Writing is both an art and a craft and, like all crafts, it has the tools of its trade, which must be diligently learned.
The first tool of writing is, of course, words. These are the foundation stones of any piece of writing and define the content of the text: creative or technical, academic or informal writing.
Over the next few weeks, I’ll be exploring the different types of punctuation commonly used by creative writers. Let’s begin with the full stop.
Whether they’re overused, underused or perfectly used, full stops are the most critical tools that any creative writer needs to work with.
The full stop:
• provides a boundary to thoughts. Its absence connects thoughts, while its presence divides them into separate sentences.
The most important use of the full stop is to change the length of a sentence.
• A long sentence will slow the pace down, creating a stream-of-consciousness effect that, used appropriately, can add an authentic feel of a character whose mind wanders either from drowsiness or dreaming and who thinks in a chaotic manner.
• A short sentence has impact. It can hook a reader. It can heighten the sense of drama. It keeps the pace moving fast.
The dangers of too few full stops (which produces too many long sentences) is that it can create run-on sentences. “Run-ons” occur when a writer does not know how to let a sentence (or a thought) end and lets it drag on and on without bringing it to a satisfying conclusion. An overabundance of ideas can get crammed into one sentence and this may confuse the reader. Remember the mantra: one sentence, one idea.
Too many full stops. Too many short sentences. The writing will be choppy. A reader can get sea-sick. He can’t settle. He stops. Starts. Stops again. Takes too much effort. Short sentences are only effective if their content has a definite purpose and each sentence can stand alone without relying on other sentences.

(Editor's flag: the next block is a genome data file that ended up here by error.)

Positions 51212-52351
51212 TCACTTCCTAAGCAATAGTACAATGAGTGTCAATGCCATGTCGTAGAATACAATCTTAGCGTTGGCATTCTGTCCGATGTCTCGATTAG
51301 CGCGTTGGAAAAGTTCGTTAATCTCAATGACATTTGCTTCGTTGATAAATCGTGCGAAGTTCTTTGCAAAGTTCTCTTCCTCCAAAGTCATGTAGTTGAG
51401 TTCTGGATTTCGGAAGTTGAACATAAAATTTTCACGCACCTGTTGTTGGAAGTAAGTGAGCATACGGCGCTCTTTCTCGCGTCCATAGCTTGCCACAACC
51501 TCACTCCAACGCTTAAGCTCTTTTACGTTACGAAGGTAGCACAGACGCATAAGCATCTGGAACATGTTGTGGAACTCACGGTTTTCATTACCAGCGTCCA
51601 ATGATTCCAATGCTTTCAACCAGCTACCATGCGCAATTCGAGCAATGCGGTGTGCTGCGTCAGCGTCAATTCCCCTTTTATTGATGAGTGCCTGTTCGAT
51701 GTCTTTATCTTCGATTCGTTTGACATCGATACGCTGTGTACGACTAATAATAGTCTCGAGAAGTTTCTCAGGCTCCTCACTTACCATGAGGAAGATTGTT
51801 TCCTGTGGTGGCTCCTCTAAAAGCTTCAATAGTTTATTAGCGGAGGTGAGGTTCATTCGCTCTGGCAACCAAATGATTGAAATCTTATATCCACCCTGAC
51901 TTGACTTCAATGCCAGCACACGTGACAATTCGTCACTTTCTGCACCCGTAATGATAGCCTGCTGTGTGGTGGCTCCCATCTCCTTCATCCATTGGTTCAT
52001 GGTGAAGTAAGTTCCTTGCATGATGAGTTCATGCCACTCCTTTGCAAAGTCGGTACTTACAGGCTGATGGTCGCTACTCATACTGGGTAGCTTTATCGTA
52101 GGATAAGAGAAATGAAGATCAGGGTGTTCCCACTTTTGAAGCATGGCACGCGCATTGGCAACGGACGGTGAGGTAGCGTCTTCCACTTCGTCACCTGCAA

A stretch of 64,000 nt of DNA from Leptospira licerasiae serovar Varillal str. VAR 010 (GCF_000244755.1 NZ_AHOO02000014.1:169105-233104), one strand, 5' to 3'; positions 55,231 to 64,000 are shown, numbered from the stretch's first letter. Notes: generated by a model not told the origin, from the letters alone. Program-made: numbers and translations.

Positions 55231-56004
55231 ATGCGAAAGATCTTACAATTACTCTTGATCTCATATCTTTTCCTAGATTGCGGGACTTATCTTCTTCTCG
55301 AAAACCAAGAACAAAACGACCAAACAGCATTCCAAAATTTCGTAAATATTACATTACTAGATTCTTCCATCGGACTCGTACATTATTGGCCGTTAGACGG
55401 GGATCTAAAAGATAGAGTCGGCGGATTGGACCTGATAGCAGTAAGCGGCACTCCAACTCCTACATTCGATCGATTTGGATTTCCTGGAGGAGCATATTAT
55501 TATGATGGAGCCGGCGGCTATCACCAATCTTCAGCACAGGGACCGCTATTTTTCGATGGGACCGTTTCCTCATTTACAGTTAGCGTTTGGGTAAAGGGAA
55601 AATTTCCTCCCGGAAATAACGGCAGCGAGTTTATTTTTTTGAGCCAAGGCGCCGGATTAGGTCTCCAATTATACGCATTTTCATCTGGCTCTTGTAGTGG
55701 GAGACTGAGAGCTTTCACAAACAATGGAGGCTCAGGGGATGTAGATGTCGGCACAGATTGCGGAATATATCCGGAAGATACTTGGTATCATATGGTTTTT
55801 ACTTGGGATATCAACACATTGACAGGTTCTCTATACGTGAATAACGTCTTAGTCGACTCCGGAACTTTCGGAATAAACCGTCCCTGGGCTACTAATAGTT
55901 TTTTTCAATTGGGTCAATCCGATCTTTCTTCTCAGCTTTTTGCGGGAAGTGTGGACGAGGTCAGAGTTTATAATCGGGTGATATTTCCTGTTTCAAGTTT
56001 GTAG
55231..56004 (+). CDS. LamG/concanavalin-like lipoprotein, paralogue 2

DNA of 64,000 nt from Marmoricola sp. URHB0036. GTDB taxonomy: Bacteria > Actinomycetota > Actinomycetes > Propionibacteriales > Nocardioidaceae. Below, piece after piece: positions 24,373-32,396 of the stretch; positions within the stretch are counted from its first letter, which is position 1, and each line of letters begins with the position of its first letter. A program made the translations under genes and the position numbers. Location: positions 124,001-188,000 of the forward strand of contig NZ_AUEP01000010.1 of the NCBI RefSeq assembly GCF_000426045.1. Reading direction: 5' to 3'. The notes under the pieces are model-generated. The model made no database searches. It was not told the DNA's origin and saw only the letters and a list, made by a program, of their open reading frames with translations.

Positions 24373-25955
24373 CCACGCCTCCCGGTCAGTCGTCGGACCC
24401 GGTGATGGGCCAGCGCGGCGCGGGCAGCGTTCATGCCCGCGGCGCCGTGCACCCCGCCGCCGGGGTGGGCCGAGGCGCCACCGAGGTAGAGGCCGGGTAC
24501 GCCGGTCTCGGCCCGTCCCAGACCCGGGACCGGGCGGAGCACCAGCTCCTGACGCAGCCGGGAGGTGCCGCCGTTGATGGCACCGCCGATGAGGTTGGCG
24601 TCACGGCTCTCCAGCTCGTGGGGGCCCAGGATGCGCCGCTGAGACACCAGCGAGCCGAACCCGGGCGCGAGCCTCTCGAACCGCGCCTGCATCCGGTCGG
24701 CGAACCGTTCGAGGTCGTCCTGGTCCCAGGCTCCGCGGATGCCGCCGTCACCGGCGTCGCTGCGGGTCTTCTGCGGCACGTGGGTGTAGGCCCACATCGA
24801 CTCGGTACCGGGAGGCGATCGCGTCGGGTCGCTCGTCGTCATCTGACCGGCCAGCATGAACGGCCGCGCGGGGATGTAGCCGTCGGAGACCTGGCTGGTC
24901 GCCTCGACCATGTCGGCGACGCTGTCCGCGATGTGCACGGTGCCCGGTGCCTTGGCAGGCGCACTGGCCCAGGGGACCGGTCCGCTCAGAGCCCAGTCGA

Let’s take a look at the impact of a full stop.
T S Elliot opens his poem “The Waste Land” with a long sentence:
April is the cruellest month, breeding
Lilacs out of the dead land, mixing
Memory and desire, stirring
Dull roots with spring rain.
This opening sentence meanders over four lines and, before the first full stop, has already conveyed a sense of apprehension and incomprehension. This city, this waste land, is a grim place of people unable to live fully or see a way out of their deadness.
If Elliot had used the full stop more liberally this sense of dazed confusion would have been lost:
April is the cruellest month. Breeding
Lilacs out of the dead land. Mixing
Memory and desire. Stirring
Dull roots with spring rain.
Can you feel the difference in the rhythm between the number of full stops Elliot actually used (one) and the number he could have used (four)?
Here’s another example of a wonderful use of a full stop. Kazuo Ishiguro begins his chilling “Never Let Me Go” with the simply stated ‘My name is Kathy H.’ Who is Kathy H? And why doesn’t he introduce her to the reader by her full name? Because giving her a full name would have made her real and, as we slowly discover over the course of the novel, she isn’t quite real.
These two masterful examples show how the full stop can be used to vary sentence length. Each author made a careful choice as to where to place his punctuation mark to achieve the best effect possible. These decisions – like any decision about the placement of a specific punctuation mark – weren’t arbitrary.
And neither should yours be.
When revising your work, study the context of each full stop, assess its impact and consider other nearby punctuation marks. Only then can you decide whether you’ve put your full stop in exactly the right point for maximum impact.
"Penguin Writers' Guides: How to Puntuate" by George Davidson
"Eats, Shoots and Leaves" by Lyn Truss
"The Art of Punctuation" by Noah Lukeman